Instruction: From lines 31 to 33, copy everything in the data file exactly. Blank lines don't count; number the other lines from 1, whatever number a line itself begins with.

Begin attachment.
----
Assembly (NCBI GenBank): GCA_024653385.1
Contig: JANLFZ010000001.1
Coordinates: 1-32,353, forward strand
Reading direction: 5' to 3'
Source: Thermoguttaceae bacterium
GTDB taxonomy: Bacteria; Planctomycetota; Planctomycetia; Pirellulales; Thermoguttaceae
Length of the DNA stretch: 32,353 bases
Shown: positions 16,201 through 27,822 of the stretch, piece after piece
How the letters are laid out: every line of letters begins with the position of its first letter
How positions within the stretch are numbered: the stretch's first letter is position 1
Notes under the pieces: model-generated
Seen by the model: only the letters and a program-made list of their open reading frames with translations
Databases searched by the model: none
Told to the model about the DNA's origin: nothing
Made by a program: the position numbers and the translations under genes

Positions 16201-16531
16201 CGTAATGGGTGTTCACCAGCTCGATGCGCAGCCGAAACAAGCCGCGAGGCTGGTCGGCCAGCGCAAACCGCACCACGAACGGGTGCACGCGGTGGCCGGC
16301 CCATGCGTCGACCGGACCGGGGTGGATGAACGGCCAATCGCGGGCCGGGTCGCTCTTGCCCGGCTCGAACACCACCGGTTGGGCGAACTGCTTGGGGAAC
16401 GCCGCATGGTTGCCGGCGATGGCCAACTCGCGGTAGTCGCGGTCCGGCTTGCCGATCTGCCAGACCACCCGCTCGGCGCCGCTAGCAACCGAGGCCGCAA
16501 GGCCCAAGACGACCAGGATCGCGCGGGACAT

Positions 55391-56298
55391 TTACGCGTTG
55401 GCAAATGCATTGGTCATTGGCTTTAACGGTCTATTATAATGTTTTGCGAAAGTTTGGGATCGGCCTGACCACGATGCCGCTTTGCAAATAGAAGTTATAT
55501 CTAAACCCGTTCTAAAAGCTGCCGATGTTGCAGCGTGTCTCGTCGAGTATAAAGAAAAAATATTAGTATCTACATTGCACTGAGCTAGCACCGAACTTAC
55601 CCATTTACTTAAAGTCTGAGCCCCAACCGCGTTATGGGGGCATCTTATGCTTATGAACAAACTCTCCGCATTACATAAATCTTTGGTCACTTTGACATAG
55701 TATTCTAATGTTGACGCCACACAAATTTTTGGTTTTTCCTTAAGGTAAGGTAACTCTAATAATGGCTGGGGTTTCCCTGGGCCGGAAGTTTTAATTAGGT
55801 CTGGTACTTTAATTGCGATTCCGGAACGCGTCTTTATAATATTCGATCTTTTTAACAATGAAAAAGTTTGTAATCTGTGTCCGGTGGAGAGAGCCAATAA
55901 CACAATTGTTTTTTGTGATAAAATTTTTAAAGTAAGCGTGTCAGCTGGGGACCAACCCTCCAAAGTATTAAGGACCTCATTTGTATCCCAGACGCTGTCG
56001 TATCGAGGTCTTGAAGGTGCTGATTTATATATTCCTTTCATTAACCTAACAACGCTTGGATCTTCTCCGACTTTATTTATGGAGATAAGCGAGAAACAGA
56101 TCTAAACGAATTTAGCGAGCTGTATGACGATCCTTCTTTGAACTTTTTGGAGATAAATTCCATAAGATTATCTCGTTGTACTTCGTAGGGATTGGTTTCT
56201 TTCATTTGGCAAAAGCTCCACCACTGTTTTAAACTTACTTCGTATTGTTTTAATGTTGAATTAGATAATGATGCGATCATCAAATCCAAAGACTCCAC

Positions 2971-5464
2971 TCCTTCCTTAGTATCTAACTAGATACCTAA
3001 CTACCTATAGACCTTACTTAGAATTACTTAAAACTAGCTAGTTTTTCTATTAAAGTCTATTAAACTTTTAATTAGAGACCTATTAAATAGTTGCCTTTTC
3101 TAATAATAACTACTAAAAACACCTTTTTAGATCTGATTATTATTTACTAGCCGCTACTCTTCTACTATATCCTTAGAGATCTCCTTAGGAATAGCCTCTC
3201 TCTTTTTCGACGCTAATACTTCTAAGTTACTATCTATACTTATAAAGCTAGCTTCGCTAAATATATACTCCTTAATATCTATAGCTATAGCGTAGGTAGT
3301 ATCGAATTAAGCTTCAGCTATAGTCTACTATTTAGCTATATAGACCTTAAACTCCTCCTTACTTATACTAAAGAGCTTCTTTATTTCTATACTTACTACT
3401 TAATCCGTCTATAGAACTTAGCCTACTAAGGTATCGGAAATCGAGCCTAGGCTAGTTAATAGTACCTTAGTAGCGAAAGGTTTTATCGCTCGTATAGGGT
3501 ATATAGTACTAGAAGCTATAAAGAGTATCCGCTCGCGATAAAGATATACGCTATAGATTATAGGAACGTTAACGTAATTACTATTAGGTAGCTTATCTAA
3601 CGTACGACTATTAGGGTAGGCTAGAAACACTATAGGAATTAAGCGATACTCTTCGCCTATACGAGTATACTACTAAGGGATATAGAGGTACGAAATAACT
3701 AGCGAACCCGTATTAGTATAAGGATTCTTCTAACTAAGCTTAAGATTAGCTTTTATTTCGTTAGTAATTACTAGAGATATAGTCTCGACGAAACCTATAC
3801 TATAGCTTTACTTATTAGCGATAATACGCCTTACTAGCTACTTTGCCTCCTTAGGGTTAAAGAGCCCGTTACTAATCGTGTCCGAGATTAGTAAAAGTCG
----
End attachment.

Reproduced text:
56201 TTCATTTGGCAAAAGCTCCACCACTGTTTTAAACTTACTTCGTATTGTTTTAATGTTGAATTAGATAATGATGCGATCATCAAATCCAAAGACTCCAC

Positions 2971-5464
2971 TCCTTCCTTAGTATCTAACTAGATACCTAA